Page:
Bitter life for cane growers as millers delay harvesting crop

Growers stuck with produce as Sony Sugar Company’s milling capacity has been overwhelmed.

Wednesday February 10 2016

Sixty-eight-year-old Henry Mokono pours sugar cane juice into jaggery barrels for boiling at his farm in South Mugirango, Kisii County on February 9, 2016. PHOTO | BENSON MOMANYI | NATION MEDIA GROUP

Sixty-eight-year-old Henry Mokono pours sugar cane juice into jaggery barrels for boiling at his farm in South Mugirango, Kisii County on February 9, 2016. PHOTO | BENSON MOMANYI | NATION MEDIA GROUP 

By ELISHA OTIENO
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A drive through the Sony Sugar catchment region reveals a life of misery for cane farmers.

Overmature cane is a common sight in the villages. Some have dried and are being used as firewood.

Jaggery processing factories are sprouting in every corner to cash in on the desperate farmers.

The factories pay much less than established millers such as Sony Sugar Company. Despite this, some farmers opt to sell their cane to them to get quick cash to solve their financial crisis.

Mr James Omollo, 50, has a farm in Rongo, Migori County. He has not harvested for more than two years. He does not know what to do with his overmature cane.

“I have visited the factory (Sony) several times but I am being told to be patient. Cane on my neighbour’s farm is also overmature. I am contemplating switching to another cash crop,” he said.

Mr Tom Onyango, a father of five from Ranen in the same county, said: “I have no option but to take my cane to jaggery processing factories. I need money for my children’s school fees.”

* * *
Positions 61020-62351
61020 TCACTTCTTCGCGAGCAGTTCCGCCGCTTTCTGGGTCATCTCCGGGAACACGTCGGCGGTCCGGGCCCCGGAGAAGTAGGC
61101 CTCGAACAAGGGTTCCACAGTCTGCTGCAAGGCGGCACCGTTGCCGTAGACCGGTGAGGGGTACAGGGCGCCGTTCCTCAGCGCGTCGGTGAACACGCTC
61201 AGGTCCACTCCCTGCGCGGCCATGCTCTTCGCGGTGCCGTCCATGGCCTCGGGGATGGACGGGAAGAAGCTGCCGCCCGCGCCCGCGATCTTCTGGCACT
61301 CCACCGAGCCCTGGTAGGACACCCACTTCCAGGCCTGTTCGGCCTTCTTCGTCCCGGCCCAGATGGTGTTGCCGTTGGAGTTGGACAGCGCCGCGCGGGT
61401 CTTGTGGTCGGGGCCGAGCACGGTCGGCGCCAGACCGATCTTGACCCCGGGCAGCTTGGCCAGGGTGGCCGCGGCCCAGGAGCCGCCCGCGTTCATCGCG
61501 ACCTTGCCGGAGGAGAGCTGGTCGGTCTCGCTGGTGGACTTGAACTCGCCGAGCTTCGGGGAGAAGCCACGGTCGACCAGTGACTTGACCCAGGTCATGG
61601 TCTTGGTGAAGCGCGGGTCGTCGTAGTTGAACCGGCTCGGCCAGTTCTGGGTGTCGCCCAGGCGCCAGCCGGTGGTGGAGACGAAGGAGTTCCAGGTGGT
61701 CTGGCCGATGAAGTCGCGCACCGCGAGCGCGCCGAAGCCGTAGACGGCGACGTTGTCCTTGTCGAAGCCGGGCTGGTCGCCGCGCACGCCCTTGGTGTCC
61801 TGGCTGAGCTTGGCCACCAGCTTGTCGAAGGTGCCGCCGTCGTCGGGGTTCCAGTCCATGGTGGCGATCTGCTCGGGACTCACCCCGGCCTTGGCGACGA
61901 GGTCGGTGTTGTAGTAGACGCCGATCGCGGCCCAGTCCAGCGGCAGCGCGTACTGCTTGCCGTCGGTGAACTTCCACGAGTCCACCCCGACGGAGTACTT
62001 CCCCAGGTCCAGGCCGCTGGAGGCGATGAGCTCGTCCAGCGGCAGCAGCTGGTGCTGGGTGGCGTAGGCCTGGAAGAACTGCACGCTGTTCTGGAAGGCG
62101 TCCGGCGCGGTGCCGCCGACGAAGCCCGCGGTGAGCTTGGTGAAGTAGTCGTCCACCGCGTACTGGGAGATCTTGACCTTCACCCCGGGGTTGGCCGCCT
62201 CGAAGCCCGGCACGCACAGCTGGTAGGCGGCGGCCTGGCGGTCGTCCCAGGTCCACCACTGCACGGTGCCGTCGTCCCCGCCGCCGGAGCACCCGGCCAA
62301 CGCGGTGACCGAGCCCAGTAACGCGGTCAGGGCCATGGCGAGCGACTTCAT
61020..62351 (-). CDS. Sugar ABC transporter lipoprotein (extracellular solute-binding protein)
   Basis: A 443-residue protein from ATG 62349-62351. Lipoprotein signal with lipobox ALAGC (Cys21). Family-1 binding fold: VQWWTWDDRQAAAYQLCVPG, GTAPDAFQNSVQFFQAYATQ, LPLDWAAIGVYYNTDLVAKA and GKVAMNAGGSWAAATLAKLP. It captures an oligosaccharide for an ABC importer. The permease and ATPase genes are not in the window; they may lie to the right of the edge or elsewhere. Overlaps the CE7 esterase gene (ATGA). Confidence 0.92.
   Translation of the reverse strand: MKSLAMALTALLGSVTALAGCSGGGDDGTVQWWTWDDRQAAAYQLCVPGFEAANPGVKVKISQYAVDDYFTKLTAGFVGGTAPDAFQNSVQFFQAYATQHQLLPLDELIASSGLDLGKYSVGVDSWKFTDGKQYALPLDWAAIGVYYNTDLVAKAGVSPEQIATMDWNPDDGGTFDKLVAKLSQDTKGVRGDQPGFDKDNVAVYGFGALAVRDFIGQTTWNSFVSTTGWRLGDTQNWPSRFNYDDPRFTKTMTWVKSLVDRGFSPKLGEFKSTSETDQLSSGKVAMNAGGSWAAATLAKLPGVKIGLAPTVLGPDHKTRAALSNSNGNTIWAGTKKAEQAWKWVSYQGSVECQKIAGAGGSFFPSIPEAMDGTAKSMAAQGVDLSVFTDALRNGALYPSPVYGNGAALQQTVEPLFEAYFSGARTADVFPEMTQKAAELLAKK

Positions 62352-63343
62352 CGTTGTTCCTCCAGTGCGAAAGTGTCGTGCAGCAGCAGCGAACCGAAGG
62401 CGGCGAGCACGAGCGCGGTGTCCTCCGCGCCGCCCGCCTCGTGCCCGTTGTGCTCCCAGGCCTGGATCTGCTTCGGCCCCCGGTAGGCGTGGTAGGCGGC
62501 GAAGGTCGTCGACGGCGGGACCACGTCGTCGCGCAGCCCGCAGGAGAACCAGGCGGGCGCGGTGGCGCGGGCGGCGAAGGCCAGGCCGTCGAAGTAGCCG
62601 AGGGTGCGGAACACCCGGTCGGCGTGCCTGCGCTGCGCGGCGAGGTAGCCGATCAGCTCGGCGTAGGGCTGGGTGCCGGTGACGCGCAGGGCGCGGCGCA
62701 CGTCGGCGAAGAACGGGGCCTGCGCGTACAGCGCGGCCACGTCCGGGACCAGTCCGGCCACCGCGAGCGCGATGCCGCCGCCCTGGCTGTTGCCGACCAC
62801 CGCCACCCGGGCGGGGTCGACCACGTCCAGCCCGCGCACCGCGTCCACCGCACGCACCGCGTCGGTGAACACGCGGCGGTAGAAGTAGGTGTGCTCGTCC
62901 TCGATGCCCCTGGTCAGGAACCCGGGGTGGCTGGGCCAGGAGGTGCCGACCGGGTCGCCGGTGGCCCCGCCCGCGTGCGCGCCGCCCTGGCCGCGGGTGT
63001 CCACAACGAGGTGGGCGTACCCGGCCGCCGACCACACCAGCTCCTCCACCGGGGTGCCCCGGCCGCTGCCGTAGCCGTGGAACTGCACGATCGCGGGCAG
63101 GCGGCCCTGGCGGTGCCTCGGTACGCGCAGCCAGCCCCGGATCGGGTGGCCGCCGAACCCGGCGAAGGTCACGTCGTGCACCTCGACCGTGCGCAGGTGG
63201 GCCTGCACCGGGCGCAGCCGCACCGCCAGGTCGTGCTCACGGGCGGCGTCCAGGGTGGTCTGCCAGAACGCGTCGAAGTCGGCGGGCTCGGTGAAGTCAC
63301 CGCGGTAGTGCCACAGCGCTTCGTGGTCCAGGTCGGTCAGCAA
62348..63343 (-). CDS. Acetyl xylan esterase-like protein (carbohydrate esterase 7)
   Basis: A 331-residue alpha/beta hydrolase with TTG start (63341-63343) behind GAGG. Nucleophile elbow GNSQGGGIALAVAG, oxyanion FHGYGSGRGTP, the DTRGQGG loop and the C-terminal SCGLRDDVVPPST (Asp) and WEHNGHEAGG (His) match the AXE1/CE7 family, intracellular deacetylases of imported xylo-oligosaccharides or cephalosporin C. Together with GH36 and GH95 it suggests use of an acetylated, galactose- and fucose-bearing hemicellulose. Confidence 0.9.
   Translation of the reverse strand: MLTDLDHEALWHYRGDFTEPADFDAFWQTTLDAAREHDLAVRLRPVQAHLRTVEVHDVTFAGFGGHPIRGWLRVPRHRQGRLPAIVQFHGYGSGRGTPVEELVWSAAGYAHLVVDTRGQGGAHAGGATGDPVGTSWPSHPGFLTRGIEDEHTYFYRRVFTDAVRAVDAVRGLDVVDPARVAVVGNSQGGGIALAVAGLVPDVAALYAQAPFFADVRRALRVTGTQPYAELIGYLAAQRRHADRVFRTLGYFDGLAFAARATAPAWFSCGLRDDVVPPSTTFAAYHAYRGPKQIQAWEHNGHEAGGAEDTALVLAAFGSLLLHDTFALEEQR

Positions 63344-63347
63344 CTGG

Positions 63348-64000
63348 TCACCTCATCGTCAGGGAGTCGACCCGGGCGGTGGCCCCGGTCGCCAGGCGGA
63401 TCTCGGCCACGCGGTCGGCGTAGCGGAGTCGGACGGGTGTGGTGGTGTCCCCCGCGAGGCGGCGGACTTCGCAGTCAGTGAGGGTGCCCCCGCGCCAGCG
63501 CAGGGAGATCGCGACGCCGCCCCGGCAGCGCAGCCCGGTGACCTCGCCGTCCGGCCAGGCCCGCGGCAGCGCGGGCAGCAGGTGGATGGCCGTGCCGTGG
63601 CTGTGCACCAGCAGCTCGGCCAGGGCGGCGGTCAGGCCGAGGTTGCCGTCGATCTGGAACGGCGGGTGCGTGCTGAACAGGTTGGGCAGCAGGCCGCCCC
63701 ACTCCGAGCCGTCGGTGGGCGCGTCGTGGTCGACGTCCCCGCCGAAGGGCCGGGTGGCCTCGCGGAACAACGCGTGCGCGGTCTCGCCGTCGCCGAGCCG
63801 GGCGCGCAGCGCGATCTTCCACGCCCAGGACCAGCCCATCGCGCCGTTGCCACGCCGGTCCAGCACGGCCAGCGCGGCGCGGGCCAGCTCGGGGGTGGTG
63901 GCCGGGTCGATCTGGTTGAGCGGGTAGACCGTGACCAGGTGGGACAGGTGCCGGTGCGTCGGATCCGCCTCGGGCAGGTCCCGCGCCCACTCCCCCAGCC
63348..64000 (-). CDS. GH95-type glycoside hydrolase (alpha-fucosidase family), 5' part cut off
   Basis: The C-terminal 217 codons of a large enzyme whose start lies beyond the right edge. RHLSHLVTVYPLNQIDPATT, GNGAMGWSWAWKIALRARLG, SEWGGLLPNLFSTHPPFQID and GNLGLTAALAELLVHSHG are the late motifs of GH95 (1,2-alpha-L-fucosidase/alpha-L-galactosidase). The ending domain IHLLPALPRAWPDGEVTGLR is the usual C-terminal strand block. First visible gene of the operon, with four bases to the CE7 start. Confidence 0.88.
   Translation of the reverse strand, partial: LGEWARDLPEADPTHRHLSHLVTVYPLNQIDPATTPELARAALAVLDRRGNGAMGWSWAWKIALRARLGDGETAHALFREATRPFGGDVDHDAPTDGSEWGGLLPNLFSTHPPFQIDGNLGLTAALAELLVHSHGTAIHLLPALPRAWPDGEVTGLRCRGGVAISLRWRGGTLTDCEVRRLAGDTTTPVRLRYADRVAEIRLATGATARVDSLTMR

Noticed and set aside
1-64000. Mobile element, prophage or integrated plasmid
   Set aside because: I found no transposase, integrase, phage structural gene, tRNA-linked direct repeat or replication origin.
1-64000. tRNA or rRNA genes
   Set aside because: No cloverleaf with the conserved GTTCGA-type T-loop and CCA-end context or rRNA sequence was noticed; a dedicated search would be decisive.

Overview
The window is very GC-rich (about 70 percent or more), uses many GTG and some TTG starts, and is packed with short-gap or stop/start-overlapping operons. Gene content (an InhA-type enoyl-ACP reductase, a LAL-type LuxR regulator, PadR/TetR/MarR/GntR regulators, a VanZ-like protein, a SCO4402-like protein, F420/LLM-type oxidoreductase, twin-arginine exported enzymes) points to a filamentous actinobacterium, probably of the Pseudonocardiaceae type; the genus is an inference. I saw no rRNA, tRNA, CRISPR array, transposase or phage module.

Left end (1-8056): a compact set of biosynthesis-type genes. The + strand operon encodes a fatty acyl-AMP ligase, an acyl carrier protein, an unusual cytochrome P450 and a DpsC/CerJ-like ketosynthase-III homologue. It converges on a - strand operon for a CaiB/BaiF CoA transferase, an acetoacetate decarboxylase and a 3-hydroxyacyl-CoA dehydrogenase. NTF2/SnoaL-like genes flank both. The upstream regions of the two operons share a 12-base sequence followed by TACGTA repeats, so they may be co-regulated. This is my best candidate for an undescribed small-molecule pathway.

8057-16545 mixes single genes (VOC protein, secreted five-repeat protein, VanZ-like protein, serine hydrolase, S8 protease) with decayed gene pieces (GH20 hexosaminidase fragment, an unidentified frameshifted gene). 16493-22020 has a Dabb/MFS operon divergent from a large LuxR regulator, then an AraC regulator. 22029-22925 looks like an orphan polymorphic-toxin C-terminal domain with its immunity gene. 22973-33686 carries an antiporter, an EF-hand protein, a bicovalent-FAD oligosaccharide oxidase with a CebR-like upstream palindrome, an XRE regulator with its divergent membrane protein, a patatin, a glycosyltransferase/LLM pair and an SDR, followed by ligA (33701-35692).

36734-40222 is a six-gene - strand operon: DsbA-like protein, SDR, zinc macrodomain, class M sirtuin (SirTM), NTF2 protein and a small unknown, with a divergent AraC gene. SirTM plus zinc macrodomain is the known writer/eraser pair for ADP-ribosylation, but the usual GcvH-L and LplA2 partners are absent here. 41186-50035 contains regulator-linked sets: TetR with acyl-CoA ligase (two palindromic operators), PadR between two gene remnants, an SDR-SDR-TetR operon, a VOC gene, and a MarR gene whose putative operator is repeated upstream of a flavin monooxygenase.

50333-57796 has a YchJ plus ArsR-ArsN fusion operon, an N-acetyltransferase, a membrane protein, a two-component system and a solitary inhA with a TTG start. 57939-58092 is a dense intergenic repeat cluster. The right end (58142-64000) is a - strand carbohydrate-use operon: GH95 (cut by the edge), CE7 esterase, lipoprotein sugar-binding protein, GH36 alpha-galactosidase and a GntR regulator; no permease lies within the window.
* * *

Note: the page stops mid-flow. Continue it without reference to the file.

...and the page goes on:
HAVERSTING AND PAYMENT PROBLEMS

According to Mr Onyango, cane farming was lucrative 20 years ago when harvesting and payments were done on time.

“The sugar industry has no future unless the government expands the milling capacity of our factories. Cane farming has increased but the crushing capacity of our millers has remained the same. This is the genesis of our problems,” said Mr Onyango.

Mr John Agwenge has already switched to soya bean farming after waiting for more than two years for his cane to be harvested.

He sold his cash crop to the neighbouring Sukari Industries in Ndhiwa, which is privately owned.

Some farmers have been taking their cane to the Trans Mara Sugar Company

Sony currently pays Sh3,200 per tonne, although growers have been pushing for more than Sh4,000 due to the high cost of living and farm inputs.

A new cane variety, D8484, matures within 15 months, but many farmers have not planted it.

“The new variety will not make any difference to us if it will still take two years to get harvested,” said Mr Elijah Oyombe, another farmer.

“A number of cane growers within the Sony Sugar belt are now planning to stop farming the crop altogether because our pleas are falling on deaf ears,” said Kenya National Federation of Sugarcane Farmers Secretary-General Ezra Okoth.

The official said cane farming, which supported the livelihoods of millions of Nyanza residents, was “now becoming a liability”.

A top manager who requested anonymity because he is not authorised to talk to the media said the quantity of cane produced by growers in the region “overwhelmed our milling capacity, leading to delays in harvesting”.

Mr Okoth, however, thanked President Uhuru Kenyatta for coming to the rescue of the ailing Mumias Sugar Company and asked the government to consider writing off the huge debts of all millers so that they “start on a clean balance sheet”.

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